They were an official band, and they were proud. Gigs were offered to them left and right, as if they were the greatest band to ever grace the audience's ears. Cherokee especially glowed with pride and she always left the stage with a huge, goofy grin. The few minutes before their curtain call was the most horrifying and possibly the most gratifying part of the gig. People would cheer and whoop and scream their names in anticipation. Adrenaline rushed through their veins and the Goat Guys would readily leap onto stage as if the stage was their natural habitat.
Raphael seemed like the calmest one of the four. He elegantly sat on the battered maroon couch, legs crossed and an unlit cigarette in his hand, waiting to be smoked. His haunches, ever shaggy, rested neatly. Witch Baby is in the farthest corner, wildly tapping a beat on her twiggy thighs. Angel Juan, on the floor, leans comfortably on the seat handle of the couch, thinking of everything and nothing in particular. Cherokee is restless, twitching and fidgeting.
It was always Raphael that started with deep conversations and spewed off half assed but somehow intelligent philosophical ramblings before gigs. Raphael, with a puff of cigarette smoke swirling out of his mouth, speaks of love as if as if it's some kind of rough, ragged thing. It's raw and it's jagged and it's all about being physical, limbs lovingly intertwined. He declares this loudly and proudly, with all the conviction he can muster.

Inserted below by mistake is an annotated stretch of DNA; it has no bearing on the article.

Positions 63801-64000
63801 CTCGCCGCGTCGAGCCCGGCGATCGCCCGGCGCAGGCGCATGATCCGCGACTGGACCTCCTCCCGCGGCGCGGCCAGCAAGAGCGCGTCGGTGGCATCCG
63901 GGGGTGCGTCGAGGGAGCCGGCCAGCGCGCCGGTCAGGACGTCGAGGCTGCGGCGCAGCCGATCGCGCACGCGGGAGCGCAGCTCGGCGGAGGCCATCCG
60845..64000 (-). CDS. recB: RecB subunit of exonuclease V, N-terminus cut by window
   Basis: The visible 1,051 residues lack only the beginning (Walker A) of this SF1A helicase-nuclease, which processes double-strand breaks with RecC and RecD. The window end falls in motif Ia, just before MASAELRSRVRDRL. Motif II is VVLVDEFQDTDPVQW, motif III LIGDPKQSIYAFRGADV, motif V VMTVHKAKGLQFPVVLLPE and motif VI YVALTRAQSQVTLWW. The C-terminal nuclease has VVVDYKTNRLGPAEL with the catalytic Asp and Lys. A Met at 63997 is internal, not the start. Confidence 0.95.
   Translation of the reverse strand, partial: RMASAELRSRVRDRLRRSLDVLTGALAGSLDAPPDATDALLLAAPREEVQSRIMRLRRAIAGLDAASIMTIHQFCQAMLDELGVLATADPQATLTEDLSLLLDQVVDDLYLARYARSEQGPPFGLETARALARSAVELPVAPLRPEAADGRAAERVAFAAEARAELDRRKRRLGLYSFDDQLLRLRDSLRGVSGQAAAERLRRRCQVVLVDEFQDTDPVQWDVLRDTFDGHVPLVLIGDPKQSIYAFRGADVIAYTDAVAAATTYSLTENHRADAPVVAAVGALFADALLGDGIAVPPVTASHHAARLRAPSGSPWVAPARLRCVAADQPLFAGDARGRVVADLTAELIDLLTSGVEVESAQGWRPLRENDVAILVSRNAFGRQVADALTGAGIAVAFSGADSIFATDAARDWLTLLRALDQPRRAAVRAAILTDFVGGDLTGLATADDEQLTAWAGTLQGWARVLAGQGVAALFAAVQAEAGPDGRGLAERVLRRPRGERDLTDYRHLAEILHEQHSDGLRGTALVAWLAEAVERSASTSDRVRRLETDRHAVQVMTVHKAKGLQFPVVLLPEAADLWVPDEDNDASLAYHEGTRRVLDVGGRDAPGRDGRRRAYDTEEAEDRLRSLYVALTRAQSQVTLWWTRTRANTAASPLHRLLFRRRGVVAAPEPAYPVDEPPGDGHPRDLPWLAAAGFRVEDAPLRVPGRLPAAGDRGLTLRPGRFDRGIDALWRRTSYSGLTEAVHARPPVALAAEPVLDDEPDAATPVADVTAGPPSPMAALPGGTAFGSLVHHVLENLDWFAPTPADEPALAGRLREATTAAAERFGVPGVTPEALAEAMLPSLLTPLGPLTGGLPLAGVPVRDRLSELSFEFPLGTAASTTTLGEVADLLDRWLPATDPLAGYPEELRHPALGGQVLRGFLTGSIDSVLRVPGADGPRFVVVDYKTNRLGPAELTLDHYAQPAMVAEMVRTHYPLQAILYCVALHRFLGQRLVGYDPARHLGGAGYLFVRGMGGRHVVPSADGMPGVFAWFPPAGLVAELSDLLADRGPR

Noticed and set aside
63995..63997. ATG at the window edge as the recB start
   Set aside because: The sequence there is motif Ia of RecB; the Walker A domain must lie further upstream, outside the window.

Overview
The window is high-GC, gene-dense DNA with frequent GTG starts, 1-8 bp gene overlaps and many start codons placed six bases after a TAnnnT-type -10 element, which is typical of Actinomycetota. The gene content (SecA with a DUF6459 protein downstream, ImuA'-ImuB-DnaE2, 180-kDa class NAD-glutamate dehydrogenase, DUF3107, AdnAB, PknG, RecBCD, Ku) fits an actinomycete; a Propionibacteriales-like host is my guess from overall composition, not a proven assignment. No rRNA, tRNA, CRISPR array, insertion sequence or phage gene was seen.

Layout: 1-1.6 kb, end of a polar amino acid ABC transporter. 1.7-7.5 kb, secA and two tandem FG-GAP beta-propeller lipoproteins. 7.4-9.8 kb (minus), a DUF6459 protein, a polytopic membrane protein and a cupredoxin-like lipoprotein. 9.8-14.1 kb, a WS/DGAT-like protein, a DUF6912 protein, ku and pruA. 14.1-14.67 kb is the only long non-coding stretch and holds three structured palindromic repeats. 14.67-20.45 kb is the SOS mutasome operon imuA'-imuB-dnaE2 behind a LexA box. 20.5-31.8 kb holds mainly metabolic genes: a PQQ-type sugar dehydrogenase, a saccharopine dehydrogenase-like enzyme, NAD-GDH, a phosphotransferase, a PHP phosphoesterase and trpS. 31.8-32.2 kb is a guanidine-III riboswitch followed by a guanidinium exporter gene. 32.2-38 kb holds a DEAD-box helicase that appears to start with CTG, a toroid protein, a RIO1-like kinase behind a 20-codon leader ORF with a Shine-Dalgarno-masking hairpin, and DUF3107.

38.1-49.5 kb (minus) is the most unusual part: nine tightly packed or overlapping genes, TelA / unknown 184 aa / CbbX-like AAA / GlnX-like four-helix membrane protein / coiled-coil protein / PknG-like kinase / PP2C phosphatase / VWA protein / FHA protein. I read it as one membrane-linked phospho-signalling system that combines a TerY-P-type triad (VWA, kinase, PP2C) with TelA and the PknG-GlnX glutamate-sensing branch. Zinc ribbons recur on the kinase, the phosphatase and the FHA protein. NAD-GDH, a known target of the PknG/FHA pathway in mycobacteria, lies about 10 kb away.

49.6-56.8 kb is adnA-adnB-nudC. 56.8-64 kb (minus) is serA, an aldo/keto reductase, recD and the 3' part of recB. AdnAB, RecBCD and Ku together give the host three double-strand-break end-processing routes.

Angel Juan happens to quietly disagree from his cross-legged position on the floor, his back gently leaning against the battered maroon couch. He felt differently of love, and waxed poetic about how love was what the heart told you in it's own oddly thumping code. It was that spark when two people saw each other and that spark intensified once you got down to deciphering what your heart's code meant.
Witch Baby begs to differ from her spot on the floor, not close enough to the rest of the kids. She bolts upright at the word 'love' and she squirms slightly. Love is tangible, you feel it in your bones and you can explain it, even if it isn't very logical. She can and will try every way to prove love in the most tangible of ways.
Cherokee doesn't know how to feel about love. It's an emotion, sure, but she is at a loss for words. She promises one thing though: she'll love fully and passionately (like she does with her family, her friends, her Raphael….)
Love can't be described by words.